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i have never used it because of all the stuff i hear. and i quoted "seizco" from another topic. my cousins iantomasi racing been in the biz or building quality race and trail engione an they told me "never to use wiseco in trail engines, they will seize". so i am going with what they say and i advise this info to others.
 

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I have called them seizco's for a long time now.
Hold a weisco in one hand and the OEM in the other.
The Weisco is that much lighter for a reason, it has that much less materiel.
Now look at the thickness at the piston skirts where you can see the actual metal thickness.
The Weisco's don't have nearly as much materiel.
Now look at the webbing and built in reinforcement in the shape of the OEM in the piston where the wrist pins go in and then look at where none of that is in the Weisco.

This thinner materiel and all is why there needs to be a larger clearance for Weisco.
They do expand that much more when they get hot, and thus, they are that much more tempermental to temp changes, and thus, that much more tempermental to jetting for elevation and ambient temps.
The Weiscos are much more prone to piston slap because of the larger clearance.

I simply won't run them.
Spend the extra cash and get OEM.

Just my not so humble opinion and the reasons for it.
 

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depends which is cheaper. The weisco kits add a little extra pep to your machine (lighter pistons), but make sure its done right (bring it to the local machine shop or engine shop or someone who does it for a living) When I ran weisco in my Dirt bike, it lasted a few weeks and it cold seized on a cool morning (just idling)...Im kinda split on my opinion but you cant go wrong with OEM unless they had a defect for that particular year.
 

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say what you want i have never had any problem with , wiseco's use them ever time i do a over haul ,or a failure with oems,usally a airleak etc ,now i do know some people can ,smash a anvil with a rubber hammer
 

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my engine was done by iantomasi and I use wiseco piston...never had a problem but I make shure to warm it up before pinning the throttle..Its a trail sled it works more than perfect. If you want to you cna use the oem piston but put the wiseco pins in them...theyr are alot lighter and people have told me that it makes a difference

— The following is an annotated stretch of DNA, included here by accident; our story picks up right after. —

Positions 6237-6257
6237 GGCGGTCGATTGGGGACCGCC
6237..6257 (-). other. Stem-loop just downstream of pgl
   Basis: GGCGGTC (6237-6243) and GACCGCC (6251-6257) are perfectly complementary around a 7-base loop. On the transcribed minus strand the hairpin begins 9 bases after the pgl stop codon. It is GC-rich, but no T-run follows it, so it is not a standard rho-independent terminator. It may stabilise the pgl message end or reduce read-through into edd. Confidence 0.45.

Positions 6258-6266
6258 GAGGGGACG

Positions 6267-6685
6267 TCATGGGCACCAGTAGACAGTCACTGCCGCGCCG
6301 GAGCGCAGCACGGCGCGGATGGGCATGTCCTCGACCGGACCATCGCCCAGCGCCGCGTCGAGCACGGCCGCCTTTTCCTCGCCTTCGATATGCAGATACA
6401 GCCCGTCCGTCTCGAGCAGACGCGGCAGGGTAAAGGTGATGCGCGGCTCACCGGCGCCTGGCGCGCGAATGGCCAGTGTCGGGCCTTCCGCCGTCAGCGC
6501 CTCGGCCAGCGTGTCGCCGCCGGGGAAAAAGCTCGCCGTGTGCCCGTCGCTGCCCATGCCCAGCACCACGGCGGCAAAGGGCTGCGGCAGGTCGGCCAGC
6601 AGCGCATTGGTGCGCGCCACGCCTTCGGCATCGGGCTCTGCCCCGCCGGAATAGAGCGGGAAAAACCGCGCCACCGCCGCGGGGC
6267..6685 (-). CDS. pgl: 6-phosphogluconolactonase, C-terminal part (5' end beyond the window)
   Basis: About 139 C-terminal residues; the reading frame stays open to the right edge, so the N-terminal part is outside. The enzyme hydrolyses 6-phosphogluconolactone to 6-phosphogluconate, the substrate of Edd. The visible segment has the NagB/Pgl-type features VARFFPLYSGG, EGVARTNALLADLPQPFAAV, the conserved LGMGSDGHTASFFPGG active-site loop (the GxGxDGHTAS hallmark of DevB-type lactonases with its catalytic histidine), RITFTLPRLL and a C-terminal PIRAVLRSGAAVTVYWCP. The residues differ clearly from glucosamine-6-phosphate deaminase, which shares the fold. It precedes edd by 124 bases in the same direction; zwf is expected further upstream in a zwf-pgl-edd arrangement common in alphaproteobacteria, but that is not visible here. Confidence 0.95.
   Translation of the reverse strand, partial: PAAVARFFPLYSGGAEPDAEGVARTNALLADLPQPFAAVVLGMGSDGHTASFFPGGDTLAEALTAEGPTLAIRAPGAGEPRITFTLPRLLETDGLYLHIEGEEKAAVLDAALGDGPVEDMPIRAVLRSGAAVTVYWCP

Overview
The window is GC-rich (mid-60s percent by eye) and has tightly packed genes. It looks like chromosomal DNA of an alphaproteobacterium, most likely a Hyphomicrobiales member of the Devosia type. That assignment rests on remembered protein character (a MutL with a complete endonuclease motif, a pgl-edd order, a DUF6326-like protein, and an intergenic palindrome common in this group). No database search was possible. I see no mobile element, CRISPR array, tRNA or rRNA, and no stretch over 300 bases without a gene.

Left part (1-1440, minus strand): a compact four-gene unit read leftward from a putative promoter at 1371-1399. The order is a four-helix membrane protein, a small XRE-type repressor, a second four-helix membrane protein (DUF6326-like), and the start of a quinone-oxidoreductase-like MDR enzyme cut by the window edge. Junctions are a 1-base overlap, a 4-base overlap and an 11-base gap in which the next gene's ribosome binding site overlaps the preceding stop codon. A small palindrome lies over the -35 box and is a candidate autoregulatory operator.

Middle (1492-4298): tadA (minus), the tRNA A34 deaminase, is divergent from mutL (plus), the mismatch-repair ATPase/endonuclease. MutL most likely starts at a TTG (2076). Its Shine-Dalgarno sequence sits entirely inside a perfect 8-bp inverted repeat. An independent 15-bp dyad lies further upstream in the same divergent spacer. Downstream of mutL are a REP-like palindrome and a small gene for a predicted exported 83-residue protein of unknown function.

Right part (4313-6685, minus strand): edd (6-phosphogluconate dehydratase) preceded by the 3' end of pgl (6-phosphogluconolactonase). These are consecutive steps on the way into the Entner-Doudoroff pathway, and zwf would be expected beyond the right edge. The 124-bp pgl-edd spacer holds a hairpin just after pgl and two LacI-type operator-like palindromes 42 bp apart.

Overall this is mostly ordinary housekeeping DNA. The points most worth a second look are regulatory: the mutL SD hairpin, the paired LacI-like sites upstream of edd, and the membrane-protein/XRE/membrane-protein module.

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Are you a tuner? or are you a pull-and-go type person? If you are the latter go OEM. If you are the former go wiseco and make sure you have it all set-up properly and always properly warm it up before getting on it. OEM pistons are built the way they are for a reason, they are forgiving and can handle more abuse and bad practices.
 

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Originally posted by Student Driver
[br]I have called them seizco's for a long time now.
Hold a weisco in one hand and the OEM in the other.
The Weisco is that much lighter for a reason, it has that much less materiel.
Now look at the thickness at the piston skirts where you can see the actual metal thickness.
The Weisco's don't have nearly as much materiel.
Now look at the webbing and built in reinforcement in the shape of the OEM in the piston where the wrist pins go in and then look at where none of that is in the Weisco.

This thinner materiel and all is why there needs to be a larger clearance for Weisco.
They do expand that much more when they get hot, and thus, they are that much more tempermental to temp changes, and thus, that much more tempermental to jetting for elevation and ambient temps.
The Weiscos are much more prone to piston slap because of the larger clearance.

I simply won't run them.
Spend the extra cash and get OEM.

Just my not so humble opinion and the reasons for it.
very nice, i could have said it better myself. i guess this adds to my post, more like concludes it.